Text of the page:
Very rarely has there been an anime that has led me to question the authenticity of a franchise's past incarnations quite like Yatterman Night has. A new chapter in the popular Tatsunoko series, we're brought to a world that once beamed with light and is now cloaked in darkness. As the show progresses, the question of whether or not the light ever existed in the first place becomes all the more plausible.
Yatterman Night begins with a flashback, where the moon is destroyed (seriously Japan, what's with all this moon-hating this season?!) and is now in the shape of Dokurobe, the founder of the original Doronbow Gang. Several generations later the descendants of the villains find themselves living in poverty on the outskirts of the Yatter Kingdom. Nine year-old Leopard (Eri Kitamura) discovers her family's back story, as her mother Dorothy (Shizuka Itō) teaches her the differences between good and evil. An illness falls unto Dorothy, as Leopard attempts to seek medicine in the Yatter Kingdom with the help of Voltkatze (Hiroaki Hirata) and Elephantus (Kenta Miyake).
It's at the walls of the kingdom where the trio are are by the Yattermen, forcing them to turn around and seal a dark fate for Dorothy. Realizing that the Yattermen are not the heroes she thought they were, Leopard, Voltkatze, and Elephantus decide to become Doronjo, Boyacky, and Tonzra, reforming the Doronbow Gang with the goal of taking down the Yattermen and their wicked ways. As their journey begins, they find new allies in the form of a blind girl named Alouette (Itō) and her close friend Galina (Hiroyuki Yoshino).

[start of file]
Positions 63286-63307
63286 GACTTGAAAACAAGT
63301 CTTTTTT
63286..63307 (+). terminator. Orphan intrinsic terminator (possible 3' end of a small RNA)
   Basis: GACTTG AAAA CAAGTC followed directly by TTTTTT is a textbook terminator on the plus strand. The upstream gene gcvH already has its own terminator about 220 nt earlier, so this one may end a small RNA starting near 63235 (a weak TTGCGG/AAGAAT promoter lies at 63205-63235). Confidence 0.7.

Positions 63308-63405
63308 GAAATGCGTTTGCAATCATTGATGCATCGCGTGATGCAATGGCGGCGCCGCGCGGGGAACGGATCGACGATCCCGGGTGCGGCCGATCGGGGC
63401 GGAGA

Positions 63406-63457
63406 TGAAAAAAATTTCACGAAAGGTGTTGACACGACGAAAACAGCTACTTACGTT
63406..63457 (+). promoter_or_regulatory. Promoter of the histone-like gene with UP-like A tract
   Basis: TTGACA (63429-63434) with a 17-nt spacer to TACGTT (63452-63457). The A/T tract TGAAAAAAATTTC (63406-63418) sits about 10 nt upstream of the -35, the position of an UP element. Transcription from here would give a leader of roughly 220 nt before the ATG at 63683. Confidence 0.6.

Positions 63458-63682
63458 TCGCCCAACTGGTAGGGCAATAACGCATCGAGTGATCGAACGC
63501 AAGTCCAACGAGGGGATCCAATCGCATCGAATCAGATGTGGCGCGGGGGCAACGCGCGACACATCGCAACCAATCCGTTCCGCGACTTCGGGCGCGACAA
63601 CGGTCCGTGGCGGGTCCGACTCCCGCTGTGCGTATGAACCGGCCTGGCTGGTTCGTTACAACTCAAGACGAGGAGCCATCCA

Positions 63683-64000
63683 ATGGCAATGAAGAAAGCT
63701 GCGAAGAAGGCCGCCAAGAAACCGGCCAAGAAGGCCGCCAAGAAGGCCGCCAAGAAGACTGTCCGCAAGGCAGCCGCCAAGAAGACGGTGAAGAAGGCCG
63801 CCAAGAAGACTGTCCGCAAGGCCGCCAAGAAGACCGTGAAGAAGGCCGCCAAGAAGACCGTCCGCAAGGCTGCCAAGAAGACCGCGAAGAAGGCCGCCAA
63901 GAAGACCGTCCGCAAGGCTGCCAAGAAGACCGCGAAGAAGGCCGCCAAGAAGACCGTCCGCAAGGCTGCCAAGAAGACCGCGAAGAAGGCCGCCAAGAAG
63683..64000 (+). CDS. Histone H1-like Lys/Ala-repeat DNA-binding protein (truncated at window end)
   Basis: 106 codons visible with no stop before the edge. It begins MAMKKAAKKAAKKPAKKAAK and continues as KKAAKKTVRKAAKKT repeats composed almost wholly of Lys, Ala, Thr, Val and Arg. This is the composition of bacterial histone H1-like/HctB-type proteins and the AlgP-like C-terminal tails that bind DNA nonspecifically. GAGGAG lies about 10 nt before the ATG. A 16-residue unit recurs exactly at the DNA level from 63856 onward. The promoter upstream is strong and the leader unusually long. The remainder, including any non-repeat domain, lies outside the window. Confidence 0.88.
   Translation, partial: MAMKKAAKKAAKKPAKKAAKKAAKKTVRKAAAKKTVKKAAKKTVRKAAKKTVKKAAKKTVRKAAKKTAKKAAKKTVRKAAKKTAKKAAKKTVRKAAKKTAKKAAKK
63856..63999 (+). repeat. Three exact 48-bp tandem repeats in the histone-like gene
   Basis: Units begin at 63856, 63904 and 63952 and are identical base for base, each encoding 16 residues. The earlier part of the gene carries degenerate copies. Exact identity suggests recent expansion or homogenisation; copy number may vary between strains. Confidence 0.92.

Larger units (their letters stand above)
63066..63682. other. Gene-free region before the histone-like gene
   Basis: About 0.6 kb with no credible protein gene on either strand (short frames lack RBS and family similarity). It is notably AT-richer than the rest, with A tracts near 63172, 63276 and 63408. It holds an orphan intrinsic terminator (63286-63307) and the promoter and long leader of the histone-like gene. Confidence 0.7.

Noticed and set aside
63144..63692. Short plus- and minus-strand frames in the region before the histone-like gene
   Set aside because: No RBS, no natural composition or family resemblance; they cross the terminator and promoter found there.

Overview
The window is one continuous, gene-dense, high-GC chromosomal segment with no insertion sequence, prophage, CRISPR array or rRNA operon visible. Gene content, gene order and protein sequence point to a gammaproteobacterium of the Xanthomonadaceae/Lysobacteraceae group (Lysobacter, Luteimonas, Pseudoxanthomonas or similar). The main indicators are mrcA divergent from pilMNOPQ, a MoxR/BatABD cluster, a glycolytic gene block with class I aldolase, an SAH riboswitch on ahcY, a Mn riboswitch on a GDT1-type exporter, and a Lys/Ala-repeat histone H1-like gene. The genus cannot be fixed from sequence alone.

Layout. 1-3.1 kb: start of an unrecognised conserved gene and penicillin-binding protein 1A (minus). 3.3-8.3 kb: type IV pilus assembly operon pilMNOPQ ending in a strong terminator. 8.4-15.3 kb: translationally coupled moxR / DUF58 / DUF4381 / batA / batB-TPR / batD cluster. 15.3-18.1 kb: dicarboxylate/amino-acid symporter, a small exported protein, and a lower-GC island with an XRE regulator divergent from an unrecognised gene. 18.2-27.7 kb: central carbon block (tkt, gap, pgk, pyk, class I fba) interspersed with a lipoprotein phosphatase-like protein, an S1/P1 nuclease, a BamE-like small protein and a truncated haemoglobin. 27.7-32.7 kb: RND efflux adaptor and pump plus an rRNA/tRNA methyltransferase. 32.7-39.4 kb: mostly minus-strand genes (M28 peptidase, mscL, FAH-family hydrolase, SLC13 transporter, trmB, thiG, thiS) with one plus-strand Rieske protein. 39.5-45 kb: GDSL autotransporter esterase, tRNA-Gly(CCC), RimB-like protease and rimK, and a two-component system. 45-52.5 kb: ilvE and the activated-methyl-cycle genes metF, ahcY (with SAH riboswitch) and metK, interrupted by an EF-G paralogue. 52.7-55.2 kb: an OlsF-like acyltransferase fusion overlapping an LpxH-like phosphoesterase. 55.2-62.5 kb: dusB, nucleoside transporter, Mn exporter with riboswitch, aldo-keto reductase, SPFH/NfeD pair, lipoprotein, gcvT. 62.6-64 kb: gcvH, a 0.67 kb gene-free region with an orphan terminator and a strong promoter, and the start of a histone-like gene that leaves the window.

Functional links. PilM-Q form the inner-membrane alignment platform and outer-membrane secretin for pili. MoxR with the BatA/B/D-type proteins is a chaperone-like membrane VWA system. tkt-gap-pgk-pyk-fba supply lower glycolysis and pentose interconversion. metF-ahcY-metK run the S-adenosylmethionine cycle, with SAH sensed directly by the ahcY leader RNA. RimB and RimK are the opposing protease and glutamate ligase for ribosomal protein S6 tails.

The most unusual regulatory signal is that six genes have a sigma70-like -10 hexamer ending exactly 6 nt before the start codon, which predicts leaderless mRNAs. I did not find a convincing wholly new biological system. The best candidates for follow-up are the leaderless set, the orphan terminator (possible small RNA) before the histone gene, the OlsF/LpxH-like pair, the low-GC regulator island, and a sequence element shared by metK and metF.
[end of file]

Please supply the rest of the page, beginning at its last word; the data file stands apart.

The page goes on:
The world of the Yatter Kingdom is no longer the realm of beauty it once was. Peasants shudder at the presence of the Yattermen, with the classic salute and shouts of "Banzai!" now done in fear instead of the sheer joy it used to bring. What were once adorable-looking robots are now viewed as terrifying machines bent on bringing sadness and destruction. The Doronbow Gang sees all this, and the more they dig into discovering who is behind the corruption the more they realize that this world needs to be rid of such evils as soon as possible.
It takes a well-written series to make you question a show's past, and Yatterman Night does a fantastic job at portraying such a quandary. Like Leopard we've been taught and shown the heroic deeds of Yatterman-1 and Yatterman-2 as they took down the original Doronbow Gang. Now we're being given a clearer vision of what the world truly is: where heroes that were once looked up to have become the thing they used to fight against, and the only ones that can stop them are the villains the people once feared. It can get shocking at times (especially in regards to an episode where a man is forced into decades of hard labor as his wife is about to give birth), and in some cases it can be out of place in this Time Bokan-based universe.